Science Fair Project Encyclopedia
- This article is not about the symbol for the set of prime numbers, ℙ.
The prime (′, Unicode U+2032,
′) is a symbol with many mathematical uses:
- A complement in set theory: A′ is the complement of the set A
- A point related to another (e.g., by a transformation T): A′ is related to A
- A first derivative or derived function: f′(x) is the first derivative of f(x)
- An arcminute or minute of time: 42′ means 42 arcminutes or minutes
- A foot: 7′ means 7 feet
A double prime (″, Unicode U+2033,
″) is the equivalent of two prime characters, and is used for similar purposes:
- A second derivative: f″(x) is the second derivative of f(x)
- An arcsecond or second of time: 42″ means 42 arcseconds or seconds
- An inch: 7″ means 7 inches
As an extension of the above symbols, the triple prime (‴, Unicode U+2034) and quadruple prime (⁗, Unicode U+2057) are often used to indicate the third and fourth derivative of a function, respectively. (Not all Web browsers can display these symbols.)
To avoid counting the number of primes, the notation f(n)(x) can be used to mean the nth derivative of f(x) when n is large.
In molecular biology, the prime is used to denote the positions of carbon on a ring of deoxyribose or ribose. The prime distinguishes places on these two chemicals, rather than places on other parts of DNA or RNA, like phosphate groups or nucleic acids. Thus, when indicating the direction of movement of an enzyme along a string of DNA, biologists will says that it moves from the 5' end to the 3' end, because these carbons are hanging from the ends of the molecule. Prime can also be used to indicate which position a molecule has attached to, such as "5′-monophosphate".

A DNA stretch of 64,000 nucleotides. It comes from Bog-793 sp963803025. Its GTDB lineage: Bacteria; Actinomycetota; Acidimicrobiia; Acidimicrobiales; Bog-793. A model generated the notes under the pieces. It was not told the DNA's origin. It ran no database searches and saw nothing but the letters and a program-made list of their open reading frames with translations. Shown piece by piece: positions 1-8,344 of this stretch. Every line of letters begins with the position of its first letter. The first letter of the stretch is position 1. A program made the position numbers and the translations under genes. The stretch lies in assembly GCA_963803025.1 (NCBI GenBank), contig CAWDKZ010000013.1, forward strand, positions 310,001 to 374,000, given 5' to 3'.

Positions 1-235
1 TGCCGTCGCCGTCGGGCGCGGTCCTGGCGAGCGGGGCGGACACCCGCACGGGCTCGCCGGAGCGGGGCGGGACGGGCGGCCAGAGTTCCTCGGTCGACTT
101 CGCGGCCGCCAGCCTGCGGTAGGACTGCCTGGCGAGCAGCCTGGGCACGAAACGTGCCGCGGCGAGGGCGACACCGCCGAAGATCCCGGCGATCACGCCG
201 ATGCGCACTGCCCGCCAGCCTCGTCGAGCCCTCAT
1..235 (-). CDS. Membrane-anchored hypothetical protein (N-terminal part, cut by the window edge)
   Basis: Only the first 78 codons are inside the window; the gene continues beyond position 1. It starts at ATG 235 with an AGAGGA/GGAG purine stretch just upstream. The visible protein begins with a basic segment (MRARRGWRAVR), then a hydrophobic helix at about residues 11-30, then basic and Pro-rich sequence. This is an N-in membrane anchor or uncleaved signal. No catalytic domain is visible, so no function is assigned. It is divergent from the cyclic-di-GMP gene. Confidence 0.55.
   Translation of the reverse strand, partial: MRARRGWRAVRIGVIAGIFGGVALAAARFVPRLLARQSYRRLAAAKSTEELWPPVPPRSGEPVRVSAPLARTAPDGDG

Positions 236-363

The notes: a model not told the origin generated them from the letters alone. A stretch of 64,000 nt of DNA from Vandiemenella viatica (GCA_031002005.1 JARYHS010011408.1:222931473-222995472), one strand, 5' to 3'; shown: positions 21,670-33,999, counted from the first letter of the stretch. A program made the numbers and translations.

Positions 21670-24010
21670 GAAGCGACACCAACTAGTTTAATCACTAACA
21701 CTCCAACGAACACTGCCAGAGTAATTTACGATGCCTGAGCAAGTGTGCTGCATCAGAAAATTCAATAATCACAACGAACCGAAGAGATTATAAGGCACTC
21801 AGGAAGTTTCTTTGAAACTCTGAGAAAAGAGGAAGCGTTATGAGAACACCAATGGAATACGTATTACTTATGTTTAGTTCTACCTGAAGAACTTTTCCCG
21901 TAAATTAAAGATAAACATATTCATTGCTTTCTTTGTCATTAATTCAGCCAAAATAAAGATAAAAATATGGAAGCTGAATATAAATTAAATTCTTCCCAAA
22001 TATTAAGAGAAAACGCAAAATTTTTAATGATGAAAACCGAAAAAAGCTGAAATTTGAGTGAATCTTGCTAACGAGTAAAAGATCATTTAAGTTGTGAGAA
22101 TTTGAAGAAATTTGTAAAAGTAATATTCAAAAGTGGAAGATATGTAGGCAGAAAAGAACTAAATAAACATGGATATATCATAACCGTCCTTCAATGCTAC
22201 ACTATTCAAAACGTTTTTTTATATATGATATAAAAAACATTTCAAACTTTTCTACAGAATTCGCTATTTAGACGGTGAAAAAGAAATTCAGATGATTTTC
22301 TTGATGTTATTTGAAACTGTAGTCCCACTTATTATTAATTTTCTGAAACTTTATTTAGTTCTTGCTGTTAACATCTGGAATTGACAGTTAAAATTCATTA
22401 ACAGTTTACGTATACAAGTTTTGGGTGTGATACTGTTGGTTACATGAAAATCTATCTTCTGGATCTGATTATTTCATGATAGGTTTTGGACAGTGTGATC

The prime symbol should not be confused with the apostrophe (', Unicode U+0027) or acute accent (´, Unicode U+00B4); the double prime should not be confused with the quotation mark (", Unicode U+0022).
When the character set used does not include the prime or double prime character (e.g. ISO Latin-1 is commonly assumed on IRC), they are often respectively approximated by normal or italic apostrophes and quotation marks.
The contents of this article is licensed from www.wikipedia.org under the GNU Free Documentation License. Click here to see the transparent copy and copyright details